Good morning my friends! I sit here
sipping guzzling down my fourth cup of coffee.It’s just one of those mornings.
This morning, I am continuing with my weekly series called ‘Training Talk Tuesdays’. For those of you who are new readers, each Tuesday, the running coach in me comes out and I write about training for a race of various distances. Hope you join in the fun each week and be sure to email me with any specific questions you may have that you want me to cover in this series. Contact me.
(Disclaimer: Although, I am a RRCA Certified Running Coach, the information, I post may not be right for you. Please speak with a medical professional before making any changes to your current routine).
When I first started running, I had a track coach guiding me and directing me as to how much and how hard to run.
I also had a team to train with and we all wanted to RACE. I was very interested in racing from the start. It seemed like an easy way to keep focused on goals and use them to measure how I can grow over the years.
After I graduated, I took a few years off from racing and instead got involved in other activities, group fitness classes, surfing and lots of outdoor activities.
But when I reentered into the race scene, I was operating under one theory: the more I run, the better I will be. I understood that I needed rest days, but I really always thought that more mileage was better. So that’s what I did, I ran high mileage weeks (what was considered to be high for me 60- 65 mile weeks).
It didn’t hurt that at the time I was living in California where the weather was perfect for year round outdoor runs. Between balancing work, graduate school and running a non profit organization, running seemed like the most efficient exercise. I could get dressed, run out my front door, and be done with my workout. No driving to the gym. No fighting with the surf report and dragging my surfboard down to the beach. No waiting for a group fitness class to begin.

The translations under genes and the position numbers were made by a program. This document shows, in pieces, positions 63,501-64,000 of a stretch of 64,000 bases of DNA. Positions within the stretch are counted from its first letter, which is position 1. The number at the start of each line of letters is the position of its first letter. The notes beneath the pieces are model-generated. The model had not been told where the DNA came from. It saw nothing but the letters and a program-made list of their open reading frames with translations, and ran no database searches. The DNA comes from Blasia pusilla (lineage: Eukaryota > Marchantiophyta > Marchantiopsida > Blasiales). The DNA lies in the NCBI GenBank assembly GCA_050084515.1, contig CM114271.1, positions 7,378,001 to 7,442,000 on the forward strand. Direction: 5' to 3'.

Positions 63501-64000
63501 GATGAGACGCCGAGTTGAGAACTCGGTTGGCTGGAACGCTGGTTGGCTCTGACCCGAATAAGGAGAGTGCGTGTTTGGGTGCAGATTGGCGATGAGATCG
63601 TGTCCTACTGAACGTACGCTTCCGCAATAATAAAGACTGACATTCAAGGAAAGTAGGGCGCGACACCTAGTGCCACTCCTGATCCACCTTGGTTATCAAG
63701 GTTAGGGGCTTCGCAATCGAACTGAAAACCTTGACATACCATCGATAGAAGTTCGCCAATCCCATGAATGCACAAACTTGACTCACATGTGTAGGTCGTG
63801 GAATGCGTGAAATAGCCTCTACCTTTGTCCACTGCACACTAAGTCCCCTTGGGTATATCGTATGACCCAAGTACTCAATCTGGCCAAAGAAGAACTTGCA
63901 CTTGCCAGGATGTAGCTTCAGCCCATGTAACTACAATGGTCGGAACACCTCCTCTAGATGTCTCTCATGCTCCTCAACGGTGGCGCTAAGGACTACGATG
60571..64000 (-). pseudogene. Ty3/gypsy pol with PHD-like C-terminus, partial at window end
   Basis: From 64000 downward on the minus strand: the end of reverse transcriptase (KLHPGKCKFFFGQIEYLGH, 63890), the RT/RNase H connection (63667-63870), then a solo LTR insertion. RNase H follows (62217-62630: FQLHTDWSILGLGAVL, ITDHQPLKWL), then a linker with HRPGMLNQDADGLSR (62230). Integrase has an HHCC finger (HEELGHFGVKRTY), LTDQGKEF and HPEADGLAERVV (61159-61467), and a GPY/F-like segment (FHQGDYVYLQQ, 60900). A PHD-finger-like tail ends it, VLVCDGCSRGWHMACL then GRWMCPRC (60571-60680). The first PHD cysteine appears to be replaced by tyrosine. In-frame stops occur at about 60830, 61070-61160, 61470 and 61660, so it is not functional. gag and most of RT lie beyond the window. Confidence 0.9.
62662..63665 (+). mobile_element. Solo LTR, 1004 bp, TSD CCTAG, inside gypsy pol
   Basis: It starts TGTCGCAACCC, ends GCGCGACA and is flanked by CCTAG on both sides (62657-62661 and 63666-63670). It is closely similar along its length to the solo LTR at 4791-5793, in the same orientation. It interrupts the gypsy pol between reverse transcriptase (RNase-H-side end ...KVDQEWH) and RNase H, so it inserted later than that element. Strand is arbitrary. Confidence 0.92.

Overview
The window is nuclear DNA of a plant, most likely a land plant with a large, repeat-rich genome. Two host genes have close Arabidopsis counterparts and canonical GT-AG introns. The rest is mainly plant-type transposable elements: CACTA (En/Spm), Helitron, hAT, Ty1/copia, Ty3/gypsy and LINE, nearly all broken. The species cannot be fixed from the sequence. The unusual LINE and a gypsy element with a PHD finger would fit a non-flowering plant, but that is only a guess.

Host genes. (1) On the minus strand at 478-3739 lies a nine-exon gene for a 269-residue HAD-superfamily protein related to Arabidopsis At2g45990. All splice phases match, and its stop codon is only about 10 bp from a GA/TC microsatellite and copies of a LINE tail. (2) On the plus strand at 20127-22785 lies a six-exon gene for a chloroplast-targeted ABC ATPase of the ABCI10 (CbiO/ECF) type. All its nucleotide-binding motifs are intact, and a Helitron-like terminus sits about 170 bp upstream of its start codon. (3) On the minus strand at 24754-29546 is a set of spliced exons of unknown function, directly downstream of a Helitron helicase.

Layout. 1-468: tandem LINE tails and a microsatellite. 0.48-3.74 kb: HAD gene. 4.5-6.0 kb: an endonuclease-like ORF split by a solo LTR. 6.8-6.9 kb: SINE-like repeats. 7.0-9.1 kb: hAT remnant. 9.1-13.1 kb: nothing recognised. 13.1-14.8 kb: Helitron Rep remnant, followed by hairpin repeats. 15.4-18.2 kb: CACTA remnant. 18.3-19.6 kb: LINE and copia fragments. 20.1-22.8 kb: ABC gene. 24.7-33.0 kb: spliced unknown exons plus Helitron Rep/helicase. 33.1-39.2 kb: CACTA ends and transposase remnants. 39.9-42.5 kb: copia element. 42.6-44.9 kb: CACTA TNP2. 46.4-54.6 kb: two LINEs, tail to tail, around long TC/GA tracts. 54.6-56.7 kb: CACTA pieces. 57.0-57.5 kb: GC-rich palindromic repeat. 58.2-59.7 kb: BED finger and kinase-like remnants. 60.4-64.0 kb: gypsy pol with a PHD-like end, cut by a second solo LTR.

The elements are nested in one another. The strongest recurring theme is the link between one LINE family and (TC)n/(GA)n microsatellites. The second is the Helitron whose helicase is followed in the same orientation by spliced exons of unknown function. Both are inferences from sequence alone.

I really loved to run, too, so I thought doing any other exercise was kind of silly and pointless.
And then… I started to feel overtrained. No serious injuries but just felt the effects of over training: tired, irritable, restless sleep and changes to my appetite. You can read more about overtraining syndrome here.
I started to question EVERYTHING about my nutrition and training. Why was I getting so tired and my running buddies were not? I was eating enough calories from quality foods (under fueling is a big cause of injury). I wondered if my body just wasn’t designed for running. I was wearing proper shoes (got fitted at a specialty running store) And I didn’t think I was overtraining.
The trouble was that when I asked myself, “Am I overtraining?” I was looking at overall weekly mileage. I was running 60 to 70 miles or so a week while prepping for a marathon and didn’t think that seemed too high. In fact, it seemed low compared to my friends’ training plans.
The problem wasn’t my total mileage – it was running on back-to-back days for weeks. I would run Monday, Tuesday, Wednesday, Thursday, and Friday; do long runs on Saturday; and cross train or rest on Sunday.
Once I realized back-to-back runs every week, were the culprit, I stopped doing them… and guess what? Most of my nagging side effects disappeared. The moment I slipped up and started to run back-to-back again for a few weeks, my body and mind began to tell me.
A benefit to not doing back-to-back runs was that I was forced to incorporate other forms of exercise into my routine. And that’s when I really began to fall in love with yoga, fitness classes and long family walks.
Many people can run back-to-back weeks without problems. Some people can also run 100-mile ultra marathons. Heh. I cannot, and that’s okay! I just needed to figure out what worked for MY body, not someone else’s. Maybe one day I will be able to run that 50k I have my eye on, but not now in my current season of life. I’m trying to juggle too much and my body feels the effects.
The other day, someone asked me to list my top running rules. My personal rules are:
1) Always have fun!
2) Never be ashamed or afraid to walk. You are still a runner.
3) Try to avoid running back-to-back days for weeks.
4) Enjoy cross training – you need it! It provides a mental and physical break from running.
I hope these four rules allow me to run for many, many years.
What are your personal running ‘rules’? Can you run back-to-back days?